Amid the flurry of news about investments in carbon markets, a new WRM study has taken a closer look at a REDD initiative underway in the municipality of Portel, in the state of Pará in the Brazilian Amazon. It involves four projects connected in various ways, which span a vast area of over 7,000 square kilometers of forest. The projects are spearheaded by investors from industrialized countries.
The case illustrates what is known as "carbon colonialism". With a sophisticated discourse, the initiative’s proponents present themselves as saviors of the forest and promoters of social actions for the benefit of the riverine communities. However, the project’s documents lack transparency about the ownership of the lands used; there are signs of irregularity pointing to an improper use of lands belonging to the State; and, in addition, the estimates of the actual reduction in CO2 emissions that the projects claim they will achieve are questionable from several angles.
Another problematic aspect is that there seems to have been no legal authorization by the hundreds of riverine families included and supposedly represented in the project. Some of them, who WRM spoke to, were astonished to learn that the lands in which they live are listed in the project. And they could not have imagined that the estimated sale of a commodity that they do not know about already exceeds US$100 million, pocketed by the initiative’s proponents.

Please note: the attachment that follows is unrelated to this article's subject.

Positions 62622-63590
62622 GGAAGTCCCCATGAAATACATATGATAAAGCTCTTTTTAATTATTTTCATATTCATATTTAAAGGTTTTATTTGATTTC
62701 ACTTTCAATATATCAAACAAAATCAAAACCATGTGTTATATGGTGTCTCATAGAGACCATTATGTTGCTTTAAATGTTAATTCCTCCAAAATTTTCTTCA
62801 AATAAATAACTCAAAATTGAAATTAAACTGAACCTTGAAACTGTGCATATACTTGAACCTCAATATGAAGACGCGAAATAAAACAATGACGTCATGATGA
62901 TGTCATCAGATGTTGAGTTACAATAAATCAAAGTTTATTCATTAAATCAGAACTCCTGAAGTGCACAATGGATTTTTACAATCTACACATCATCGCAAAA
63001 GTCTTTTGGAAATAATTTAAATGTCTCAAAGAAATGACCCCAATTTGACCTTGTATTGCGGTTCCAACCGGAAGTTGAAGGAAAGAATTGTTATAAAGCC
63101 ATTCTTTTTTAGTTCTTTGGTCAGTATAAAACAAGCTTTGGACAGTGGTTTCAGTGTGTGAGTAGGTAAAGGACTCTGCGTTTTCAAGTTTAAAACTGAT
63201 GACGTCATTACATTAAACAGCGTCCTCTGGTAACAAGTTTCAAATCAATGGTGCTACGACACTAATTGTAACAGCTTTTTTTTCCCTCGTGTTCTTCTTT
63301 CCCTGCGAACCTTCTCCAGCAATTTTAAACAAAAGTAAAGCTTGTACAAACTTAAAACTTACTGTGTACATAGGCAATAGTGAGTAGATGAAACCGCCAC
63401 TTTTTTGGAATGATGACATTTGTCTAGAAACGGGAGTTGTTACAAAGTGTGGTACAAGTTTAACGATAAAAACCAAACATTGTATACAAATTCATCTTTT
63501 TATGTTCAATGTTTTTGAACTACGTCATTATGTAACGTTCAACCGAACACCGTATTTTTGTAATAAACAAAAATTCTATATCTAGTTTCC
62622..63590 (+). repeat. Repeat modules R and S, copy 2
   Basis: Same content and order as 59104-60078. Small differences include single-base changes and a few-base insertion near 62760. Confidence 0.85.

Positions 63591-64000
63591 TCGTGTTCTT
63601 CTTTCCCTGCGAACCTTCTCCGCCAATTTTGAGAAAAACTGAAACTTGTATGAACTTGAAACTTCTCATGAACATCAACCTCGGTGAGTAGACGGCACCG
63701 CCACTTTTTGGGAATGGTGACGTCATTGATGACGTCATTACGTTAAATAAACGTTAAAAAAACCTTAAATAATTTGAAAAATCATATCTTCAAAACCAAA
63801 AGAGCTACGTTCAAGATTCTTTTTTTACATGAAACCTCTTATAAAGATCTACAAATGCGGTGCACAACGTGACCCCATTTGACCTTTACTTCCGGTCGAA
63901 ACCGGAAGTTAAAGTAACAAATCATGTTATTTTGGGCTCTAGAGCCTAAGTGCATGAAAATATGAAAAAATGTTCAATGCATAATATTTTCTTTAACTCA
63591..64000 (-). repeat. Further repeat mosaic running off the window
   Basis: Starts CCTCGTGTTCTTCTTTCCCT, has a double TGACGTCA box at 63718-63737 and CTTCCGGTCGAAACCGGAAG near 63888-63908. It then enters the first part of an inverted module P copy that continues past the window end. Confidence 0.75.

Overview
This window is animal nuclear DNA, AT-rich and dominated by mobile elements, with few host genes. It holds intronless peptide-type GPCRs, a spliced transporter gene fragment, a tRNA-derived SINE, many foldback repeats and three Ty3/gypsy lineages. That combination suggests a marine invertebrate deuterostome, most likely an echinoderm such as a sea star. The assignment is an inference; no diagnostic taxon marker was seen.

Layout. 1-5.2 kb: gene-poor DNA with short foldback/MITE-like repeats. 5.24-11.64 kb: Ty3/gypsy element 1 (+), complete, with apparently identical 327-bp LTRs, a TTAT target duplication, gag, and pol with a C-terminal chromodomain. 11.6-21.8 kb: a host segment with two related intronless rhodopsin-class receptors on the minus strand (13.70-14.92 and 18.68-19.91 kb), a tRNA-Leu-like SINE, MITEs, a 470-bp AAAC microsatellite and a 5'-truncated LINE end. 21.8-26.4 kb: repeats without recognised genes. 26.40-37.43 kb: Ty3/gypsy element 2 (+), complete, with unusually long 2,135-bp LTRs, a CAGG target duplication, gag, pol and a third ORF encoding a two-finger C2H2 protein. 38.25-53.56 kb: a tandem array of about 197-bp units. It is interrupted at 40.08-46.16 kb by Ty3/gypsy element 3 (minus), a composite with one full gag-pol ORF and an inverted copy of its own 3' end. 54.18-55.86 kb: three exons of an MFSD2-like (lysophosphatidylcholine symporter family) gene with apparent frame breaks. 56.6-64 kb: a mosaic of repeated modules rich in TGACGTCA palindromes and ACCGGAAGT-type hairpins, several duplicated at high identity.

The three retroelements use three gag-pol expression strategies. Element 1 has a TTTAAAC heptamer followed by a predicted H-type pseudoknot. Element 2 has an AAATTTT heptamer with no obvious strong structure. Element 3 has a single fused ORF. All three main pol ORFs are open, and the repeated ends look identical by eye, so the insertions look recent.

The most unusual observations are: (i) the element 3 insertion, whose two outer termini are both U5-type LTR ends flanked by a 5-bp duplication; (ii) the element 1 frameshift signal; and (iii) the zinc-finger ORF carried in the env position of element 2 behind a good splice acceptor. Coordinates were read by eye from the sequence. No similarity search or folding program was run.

While REDD projects promote actions to reduce the already insignificant emissions by Portel's riverine families, far away from the region carbon credits from these projects are bought by some of the world’s biggest polluters from different industrial sectors, such as Repsol (oil); Air France, Delta Airlines and Boeing (aviation); Amazon (e-commerce); Samsung, Toshiba and Kingston (technology); Aldi (supermarket); and Kering (luxury goods); among others. These purchases allow companies responsible for massive greenhouse gas emissions to continue to profit from burning fossil fuels, while simultaneously broadcasting their alleged environmental and social responsibility.